Volkswagen Amarok review

Costs & verdict

Volkswagen Amarok rear seats
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Costs & verdict

Everyday costs, plus how reliable and safe it is

As is usually the case with Volkswagens, you have to be prepared to pay a bit extra for the badge. For example, even the cheapest version of the Amarok doesn't cost much less than the range-topping versions of many rivals, including the Ranger and Navara.

However, because pick-ups count as light commercial vehicles (LCVs), your monthly tax payments will be exactly the same whichever one you choose, irrespective of list price and CO2 emissions – and significantly cheaper than a mainstream family car.

The Amarok is available only with V6 engines, so it's thirstier than many rivals. However, it can still manage a respectable 34.9mpg in the right trim – an official figure that's actually achievable in reality. It’s also predicted to depreciate more slowly than many of its rivals.

We’d stick with entry-level Trendline trim, which gets you relative luxuries such as climate control, a DAB radio, a leather steering wheel, a leather handbrake lever and some chrome detailing. We'd be tempted to pay a bit extra to add sat-nav, rear parking sensors and adjustable lumbar support, though.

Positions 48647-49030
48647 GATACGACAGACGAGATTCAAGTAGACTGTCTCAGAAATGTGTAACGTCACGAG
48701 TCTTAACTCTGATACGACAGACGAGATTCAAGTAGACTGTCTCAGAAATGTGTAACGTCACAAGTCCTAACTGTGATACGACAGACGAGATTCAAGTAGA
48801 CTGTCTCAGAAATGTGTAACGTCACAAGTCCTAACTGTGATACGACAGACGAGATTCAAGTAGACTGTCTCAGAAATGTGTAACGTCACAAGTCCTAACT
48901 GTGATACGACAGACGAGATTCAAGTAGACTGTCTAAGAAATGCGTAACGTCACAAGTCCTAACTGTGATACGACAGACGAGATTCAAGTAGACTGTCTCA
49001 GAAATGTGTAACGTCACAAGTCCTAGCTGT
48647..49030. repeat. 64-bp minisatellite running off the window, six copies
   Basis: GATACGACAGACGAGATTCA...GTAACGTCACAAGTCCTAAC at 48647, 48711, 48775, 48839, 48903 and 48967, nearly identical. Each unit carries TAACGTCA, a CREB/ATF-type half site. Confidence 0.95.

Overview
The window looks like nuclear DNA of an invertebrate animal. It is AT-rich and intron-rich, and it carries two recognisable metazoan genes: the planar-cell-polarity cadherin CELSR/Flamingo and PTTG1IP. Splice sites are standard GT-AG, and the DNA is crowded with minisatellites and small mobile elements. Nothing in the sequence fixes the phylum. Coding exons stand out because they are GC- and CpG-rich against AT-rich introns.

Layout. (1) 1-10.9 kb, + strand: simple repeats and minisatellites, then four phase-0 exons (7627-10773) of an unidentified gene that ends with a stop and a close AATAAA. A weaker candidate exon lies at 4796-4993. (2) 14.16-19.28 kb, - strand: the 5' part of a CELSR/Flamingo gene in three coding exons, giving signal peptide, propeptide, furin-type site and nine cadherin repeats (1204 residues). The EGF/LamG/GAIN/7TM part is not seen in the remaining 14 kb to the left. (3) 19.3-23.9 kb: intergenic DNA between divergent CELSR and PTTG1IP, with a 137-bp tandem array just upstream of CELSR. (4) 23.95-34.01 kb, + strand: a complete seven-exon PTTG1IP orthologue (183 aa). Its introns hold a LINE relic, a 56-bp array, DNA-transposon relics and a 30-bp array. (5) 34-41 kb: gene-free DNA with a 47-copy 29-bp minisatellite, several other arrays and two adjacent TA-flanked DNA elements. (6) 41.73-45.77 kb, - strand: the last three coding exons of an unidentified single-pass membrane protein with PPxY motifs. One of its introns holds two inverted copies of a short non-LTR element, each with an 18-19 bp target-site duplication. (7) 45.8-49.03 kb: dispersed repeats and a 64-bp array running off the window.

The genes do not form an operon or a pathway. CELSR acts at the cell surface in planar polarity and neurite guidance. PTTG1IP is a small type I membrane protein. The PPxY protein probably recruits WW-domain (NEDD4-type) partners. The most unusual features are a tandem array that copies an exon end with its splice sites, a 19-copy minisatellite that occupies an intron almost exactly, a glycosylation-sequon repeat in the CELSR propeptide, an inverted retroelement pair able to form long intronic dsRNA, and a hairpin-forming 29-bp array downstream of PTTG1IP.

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Volkswagen Amarok side
Volkswagen Amarok front
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Verdict

The Volkswagen Amarok is a brilliant pick-up that is great to drive and practical, with a well-build and comfortable interior

  • Good to drive by pick-up standards
  • Excellent loadbay
  • Strong engines
  • Pricey to buy privately
  • V6 engines are relatively thirsty
  • Rear seat space slightly cramped